One solution is putting some percentage of our assets into Bitcoin or a proxy for it with the mindset of holding onto it for at least 5 years. Bitcoin is the most sound form of money the world has known thus far and mathematically programmed to be increasingly scarce and valuable over time. But it takes time and effort to really understand its merits and how it works.

I've spent considerable time sharing what I've learned about blockchain technology and decentralized networks over the past few years. While some people have been encouraged to actually study it for themselves, judging by messages that have come in, many haven't looked past mainstream media headlines that exclaim how bad it is for the environment, how governments will eventually ban it, how risky it is, and how it will cease to exist if the internet goes down. It's easier to believe such headlines and not put in the work to really understand blockchain technology than it is to put a hundred hours into learning about the value of a truly decentralized, trustless, and permissionless monetary network.

Ultimately, what I wish to share is this: First, we need to ask ourselves if we are thriving? If not, we should honestly consider what we can be doing to allow ourselves to thrive, assuming that this is what we really want. History tells us that populism - a political approach that strives to appeal to ordinary people who feel that their concerns are disregarded by established elite groups - doesn't actually lead to widespread improvement in quality of life. Rather, it is a predictable phase that all declining empires experience before losing superpower status, and for all of recorded human history, the root cause of such declines has been the population and government taking on unsustainable debt.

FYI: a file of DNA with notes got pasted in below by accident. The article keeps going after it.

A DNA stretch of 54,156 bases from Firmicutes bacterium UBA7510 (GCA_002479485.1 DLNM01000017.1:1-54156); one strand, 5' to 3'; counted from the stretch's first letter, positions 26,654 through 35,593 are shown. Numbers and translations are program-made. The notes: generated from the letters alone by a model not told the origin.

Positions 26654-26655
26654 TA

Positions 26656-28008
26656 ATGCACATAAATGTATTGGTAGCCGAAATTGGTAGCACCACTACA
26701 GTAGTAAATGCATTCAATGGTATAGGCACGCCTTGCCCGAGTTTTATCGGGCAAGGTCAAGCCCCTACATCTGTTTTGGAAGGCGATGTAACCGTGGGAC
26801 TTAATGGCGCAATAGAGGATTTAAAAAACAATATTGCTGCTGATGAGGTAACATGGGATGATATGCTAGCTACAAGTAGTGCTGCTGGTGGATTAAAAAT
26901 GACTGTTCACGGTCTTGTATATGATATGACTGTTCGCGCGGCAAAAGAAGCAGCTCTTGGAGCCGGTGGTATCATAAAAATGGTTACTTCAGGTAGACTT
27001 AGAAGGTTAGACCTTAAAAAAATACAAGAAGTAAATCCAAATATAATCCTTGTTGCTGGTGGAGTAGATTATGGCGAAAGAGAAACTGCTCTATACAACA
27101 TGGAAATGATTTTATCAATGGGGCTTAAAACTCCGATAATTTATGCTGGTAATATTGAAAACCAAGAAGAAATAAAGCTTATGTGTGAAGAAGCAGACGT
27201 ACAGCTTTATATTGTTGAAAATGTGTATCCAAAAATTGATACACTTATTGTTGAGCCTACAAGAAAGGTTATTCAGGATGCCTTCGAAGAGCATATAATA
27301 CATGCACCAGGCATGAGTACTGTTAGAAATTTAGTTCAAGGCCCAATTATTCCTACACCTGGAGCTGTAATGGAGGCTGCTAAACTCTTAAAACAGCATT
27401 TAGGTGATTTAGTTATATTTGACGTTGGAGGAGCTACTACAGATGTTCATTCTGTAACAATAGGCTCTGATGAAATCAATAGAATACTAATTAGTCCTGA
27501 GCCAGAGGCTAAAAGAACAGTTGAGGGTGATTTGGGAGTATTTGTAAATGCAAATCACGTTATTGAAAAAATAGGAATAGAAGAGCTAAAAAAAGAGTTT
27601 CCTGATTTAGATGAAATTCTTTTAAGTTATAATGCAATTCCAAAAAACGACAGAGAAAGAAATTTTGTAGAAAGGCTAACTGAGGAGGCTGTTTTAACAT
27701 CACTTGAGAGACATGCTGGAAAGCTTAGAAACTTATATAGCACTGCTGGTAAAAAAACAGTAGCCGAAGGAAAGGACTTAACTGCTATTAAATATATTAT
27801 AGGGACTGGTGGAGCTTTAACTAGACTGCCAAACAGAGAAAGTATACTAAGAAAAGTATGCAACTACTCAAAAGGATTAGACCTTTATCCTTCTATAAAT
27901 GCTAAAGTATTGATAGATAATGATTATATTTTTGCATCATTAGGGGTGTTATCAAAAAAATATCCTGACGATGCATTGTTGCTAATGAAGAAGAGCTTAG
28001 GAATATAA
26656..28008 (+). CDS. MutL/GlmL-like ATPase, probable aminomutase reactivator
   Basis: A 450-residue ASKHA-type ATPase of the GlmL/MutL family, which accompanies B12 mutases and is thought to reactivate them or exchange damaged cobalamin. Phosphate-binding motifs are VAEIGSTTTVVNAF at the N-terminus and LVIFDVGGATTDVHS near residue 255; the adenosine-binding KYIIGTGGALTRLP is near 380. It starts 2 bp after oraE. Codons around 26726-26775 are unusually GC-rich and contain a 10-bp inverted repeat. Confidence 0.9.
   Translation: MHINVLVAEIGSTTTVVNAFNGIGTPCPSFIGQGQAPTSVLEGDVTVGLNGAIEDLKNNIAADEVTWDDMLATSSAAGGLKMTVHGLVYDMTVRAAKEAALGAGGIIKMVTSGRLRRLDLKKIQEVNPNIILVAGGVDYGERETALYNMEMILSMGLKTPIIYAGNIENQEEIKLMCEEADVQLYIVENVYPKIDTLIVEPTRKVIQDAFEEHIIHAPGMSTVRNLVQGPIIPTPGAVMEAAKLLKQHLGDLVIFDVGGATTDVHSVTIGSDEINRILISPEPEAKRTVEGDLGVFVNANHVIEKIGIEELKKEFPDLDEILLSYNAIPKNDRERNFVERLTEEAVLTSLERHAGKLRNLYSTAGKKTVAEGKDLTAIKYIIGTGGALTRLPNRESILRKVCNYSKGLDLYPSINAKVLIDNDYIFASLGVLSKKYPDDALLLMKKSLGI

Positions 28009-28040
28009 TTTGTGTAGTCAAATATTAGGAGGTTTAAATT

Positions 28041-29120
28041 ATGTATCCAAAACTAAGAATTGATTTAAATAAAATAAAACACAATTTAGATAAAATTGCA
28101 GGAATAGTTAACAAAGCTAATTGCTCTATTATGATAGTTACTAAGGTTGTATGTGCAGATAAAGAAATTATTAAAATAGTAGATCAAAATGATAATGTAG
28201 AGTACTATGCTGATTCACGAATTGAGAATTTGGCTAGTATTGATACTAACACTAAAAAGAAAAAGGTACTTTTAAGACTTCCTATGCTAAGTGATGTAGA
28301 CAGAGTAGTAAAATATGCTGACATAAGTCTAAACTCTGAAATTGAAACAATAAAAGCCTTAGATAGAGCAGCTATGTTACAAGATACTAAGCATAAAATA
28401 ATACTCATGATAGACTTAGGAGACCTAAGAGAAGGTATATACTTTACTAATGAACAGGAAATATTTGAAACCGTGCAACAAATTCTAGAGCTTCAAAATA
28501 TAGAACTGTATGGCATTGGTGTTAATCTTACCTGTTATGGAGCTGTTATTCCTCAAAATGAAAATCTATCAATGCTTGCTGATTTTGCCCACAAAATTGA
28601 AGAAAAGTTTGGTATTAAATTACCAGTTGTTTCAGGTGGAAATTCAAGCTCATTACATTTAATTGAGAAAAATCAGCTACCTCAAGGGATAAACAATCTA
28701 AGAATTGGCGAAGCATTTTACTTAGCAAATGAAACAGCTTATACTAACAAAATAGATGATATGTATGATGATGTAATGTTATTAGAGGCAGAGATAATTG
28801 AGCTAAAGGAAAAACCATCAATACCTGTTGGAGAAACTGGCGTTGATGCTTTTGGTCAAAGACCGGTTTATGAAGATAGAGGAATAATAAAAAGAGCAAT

I'll bring today's message to a close with the points I began with:

1. If our desire is to be giving, we look to be giving regardless of how much we have.

2. I believe that just about all of us wish to preserve our right to share any resources we have rather than have others seize our assets and re-distribute as they see fit.

3. Rather than vilify those who have amassed great wealth, it's more fruitful for us to look within, identify our shortcomings, and strive to create more of what we want for ourselves and the world.

I hope these thoughts have been worth considering, if not for many, then at least for one person out there.

Sending love to all,

Ben

 
 

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Comments

Bravo, Dr. Ben. And, sadly, brave in the sense that the "wokies" may well pile on against you for going against the current sanctioned narrative that's all about "look here not over there while enjoying your 'free' money and handouts." I love your work and your honesty. Thank you!